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Am J Obstet Gynecol. 2006 Jul;195(1):85-91. Epub 2006 Apr 19.

Communicating contraceptive effectiveness: A randomized controlled trial to inform a World Health Organization family planning handbook.

Author information

1
Family Health International, Research Triangle Park, NC 27709, USA. msteiner@fhi.org

Abstract

OBJECTIVE:

The objective of the study was to compare 3 different approaches for increasing clients' understanding of contraceptive effectiveness.

STUDY DESIGN:

We randomized 900 reproductive-age women in India and Jamaica to 1 of 3 charts presenting pregnancy risk.

RESULTS:

The most important reason for choosing a contraceptive was how well it prevents pregnancy (54%) followed by few side effects (17%). At baseline, knowledge about contraceptive effectiveness was poor. About half knew oral contraceptive pills are more effective than condoms (46%) and intrauterine devices are more effective than injectables (50%). All 3 charts improved knowledge significantly (P < .01) for these 2 questions. No chart improved knowledge better than any other (P > .05). The chart ranking contraceptive methods on a continuum was judged slightly easier to understand than the other 2 charts.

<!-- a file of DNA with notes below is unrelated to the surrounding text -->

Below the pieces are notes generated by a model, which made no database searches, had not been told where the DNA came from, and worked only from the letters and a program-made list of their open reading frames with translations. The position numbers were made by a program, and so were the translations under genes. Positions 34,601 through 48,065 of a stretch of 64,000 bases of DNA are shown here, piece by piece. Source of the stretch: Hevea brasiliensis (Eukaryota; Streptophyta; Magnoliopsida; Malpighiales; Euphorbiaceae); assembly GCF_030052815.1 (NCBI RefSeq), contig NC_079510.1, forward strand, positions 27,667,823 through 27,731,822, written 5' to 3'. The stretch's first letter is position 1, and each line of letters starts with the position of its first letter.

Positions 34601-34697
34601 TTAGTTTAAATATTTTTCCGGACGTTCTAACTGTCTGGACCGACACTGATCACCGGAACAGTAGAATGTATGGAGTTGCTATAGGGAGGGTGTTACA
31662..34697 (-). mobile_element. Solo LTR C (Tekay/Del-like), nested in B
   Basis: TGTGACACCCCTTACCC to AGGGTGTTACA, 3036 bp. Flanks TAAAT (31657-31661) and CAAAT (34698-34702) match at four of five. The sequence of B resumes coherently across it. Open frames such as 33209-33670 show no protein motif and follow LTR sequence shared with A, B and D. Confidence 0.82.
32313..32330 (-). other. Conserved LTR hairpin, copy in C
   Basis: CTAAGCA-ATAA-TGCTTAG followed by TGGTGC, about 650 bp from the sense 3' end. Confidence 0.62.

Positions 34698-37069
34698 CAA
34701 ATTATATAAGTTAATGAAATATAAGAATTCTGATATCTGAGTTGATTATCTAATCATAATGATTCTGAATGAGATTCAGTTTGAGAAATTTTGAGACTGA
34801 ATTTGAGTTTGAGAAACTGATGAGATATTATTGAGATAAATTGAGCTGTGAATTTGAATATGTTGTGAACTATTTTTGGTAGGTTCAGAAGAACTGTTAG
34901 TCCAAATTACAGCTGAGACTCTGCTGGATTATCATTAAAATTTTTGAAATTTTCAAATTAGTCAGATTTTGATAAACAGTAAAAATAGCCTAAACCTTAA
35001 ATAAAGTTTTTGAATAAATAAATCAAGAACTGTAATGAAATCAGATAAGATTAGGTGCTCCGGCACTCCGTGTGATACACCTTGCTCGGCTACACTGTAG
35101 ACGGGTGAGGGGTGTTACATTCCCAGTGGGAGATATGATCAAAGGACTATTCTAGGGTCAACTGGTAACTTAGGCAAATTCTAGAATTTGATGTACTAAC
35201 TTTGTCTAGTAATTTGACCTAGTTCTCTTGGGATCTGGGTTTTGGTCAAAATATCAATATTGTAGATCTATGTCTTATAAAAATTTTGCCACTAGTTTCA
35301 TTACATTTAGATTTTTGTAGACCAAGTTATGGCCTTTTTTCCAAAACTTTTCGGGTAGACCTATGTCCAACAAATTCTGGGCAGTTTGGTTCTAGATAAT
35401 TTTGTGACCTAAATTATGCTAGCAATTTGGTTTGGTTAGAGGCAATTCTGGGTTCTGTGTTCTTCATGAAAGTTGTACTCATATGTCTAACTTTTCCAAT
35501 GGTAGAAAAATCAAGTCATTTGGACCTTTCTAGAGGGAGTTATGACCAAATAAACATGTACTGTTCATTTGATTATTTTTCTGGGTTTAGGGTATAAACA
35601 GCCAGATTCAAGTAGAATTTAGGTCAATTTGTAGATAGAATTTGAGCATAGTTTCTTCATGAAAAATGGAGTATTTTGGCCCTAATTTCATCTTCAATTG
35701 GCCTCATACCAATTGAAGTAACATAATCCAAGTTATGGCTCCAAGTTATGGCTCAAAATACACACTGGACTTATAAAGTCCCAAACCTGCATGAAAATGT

CONCLUSION:

Only with accurate understanding of pregnancy risk can clients make informed choices. Our results have already informed a global handbook for family planning providers to use the chart ranking contraceptive methods on a continuum.

PMID:
16626610
DOI:
10.1016/j.ajog.2005.12.053
[Indexed for MEDLINE]

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